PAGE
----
- For Teachers
I had emailed some students about a planned outing and days later, one of my students suggested that I had made a syntax error for a conditional statement that I made. The statement made was:
If anyone else decides to make a surprise appearance, I知 not sure if we値l be able to seat them.
His attention was drawn to the use of "if" within the main clause. Though looking deeply into my grammar bible and Googling my head off, I couldn't find any similar sentence constructs which would support the way that I wrote it. And looking back, I can now see alternatives for how I could have written it (e.g. substituting "if" with "that").
Still, when I read my original variant back to myself, I can hear this as being a valid sentence. Perhaps I'm merely confusing the sloppy way with which people have muddled up the speech, but conditional rules aside, this sounds okay to me.
I would love to hear another take on this from others.
If anyone else decides to make a surprise appearance, I’m not sure we’ll be able to seat them.
Thanks for replying, fivejedjon.
permissible to use "if" in the main clause; no matter how normal it may sound to my ears.
Do you know of any source online which states such a rule for using "if" in the main clause in this manner?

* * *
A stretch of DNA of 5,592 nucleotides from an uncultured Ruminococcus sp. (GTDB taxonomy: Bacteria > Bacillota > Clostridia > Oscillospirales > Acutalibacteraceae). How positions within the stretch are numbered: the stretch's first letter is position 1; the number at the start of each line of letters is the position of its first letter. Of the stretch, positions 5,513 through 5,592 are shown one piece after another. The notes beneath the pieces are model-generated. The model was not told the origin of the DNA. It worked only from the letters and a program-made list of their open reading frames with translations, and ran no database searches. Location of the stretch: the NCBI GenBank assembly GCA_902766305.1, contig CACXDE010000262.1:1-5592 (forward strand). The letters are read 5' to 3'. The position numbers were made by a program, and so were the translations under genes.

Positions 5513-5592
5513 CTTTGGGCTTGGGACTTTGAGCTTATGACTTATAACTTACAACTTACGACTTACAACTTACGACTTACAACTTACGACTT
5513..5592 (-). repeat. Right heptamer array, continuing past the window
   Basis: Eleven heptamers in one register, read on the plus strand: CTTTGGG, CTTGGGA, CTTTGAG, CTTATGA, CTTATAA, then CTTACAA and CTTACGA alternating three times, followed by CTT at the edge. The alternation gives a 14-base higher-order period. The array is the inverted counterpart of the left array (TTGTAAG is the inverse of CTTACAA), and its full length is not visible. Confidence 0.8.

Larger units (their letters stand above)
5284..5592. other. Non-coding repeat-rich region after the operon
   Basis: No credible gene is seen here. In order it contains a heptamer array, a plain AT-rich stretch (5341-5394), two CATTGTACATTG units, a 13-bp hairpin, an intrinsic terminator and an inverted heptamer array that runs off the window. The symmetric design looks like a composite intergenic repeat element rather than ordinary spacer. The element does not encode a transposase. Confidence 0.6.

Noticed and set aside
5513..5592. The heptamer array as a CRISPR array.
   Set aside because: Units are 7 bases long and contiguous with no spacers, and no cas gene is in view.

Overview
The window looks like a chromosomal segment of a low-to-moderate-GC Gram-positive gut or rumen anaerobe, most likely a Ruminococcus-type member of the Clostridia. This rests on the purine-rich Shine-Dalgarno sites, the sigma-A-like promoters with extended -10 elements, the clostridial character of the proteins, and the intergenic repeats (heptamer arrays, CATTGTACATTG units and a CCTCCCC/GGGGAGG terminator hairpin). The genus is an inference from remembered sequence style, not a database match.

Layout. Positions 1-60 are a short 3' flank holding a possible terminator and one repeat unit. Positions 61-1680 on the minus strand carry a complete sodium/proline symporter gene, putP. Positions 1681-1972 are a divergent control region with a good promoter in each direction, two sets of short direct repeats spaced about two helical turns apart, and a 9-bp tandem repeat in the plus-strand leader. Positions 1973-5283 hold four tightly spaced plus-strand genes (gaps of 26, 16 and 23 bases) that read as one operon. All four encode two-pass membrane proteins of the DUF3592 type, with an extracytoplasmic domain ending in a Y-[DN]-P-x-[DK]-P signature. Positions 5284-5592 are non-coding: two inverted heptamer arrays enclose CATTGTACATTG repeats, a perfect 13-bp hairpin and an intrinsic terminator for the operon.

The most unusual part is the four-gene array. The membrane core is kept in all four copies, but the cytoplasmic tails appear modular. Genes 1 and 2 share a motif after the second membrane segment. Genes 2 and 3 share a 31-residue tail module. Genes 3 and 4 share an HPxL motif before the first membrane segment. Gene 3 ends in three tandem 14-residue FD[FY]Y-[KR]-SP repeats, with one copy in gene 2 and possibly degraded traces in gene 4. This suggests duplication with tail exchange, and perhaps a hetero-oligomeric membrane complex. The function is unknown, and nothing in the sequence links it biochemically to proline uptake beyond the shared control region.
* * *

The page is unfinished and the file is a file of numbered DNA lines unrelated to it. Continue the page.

FYI: My grammar bible source is "Cambridge Grammar of English" (v. 2010).
Hah! Yes, that would also work. But what I am looking for isn't alternatives to how to rephrase my syntax; but rather, is my syntax grammatically legal; preferably, a source which shows using "if" in the main clause as a viable conditional statement.
In every exercise that I have shown them in the past (including the more advanced conditional variations), the use of "if" in the main clause has always been a no-no! And now, I'm using it myself. I suppose I'm looking for a sneaky way out. Hah!
But in all honesty, I sincerely use this type of conditional in my everyday conversations. So I'd actually like to be able to share with my more advanced students such variant conditional options.
I can't see any grounds for a grammar police arrest warrant here.
1. "Are you English?"
2. He asked my parents if/whether they are/were English.
3. "If you are English, can you give me some lessons?"
4. He asked my parents if/whether they could give him some lessons if they were English.
They are all fine. We don't need a grammar book to confirm every possible utterance in the language - it would have to be be thousands of pages long. We have, above:
1. A direct question.
2. A reported version of that question - an indirect/reported question.
3. A conditional sentence that happens to be a direct question.
4. That direct conditional question reported.
fairly close example of what I said; though in reported speech.
What I like more than anything is your blunt explanation towards the inability to completely cover every single variance in English. I believe I may have to quote you by incorporating that explanation whenever I fail to be able to hunt a viable source for future explanations.
In grammar and in law, it's up to the prosecution to prove guilt IMO.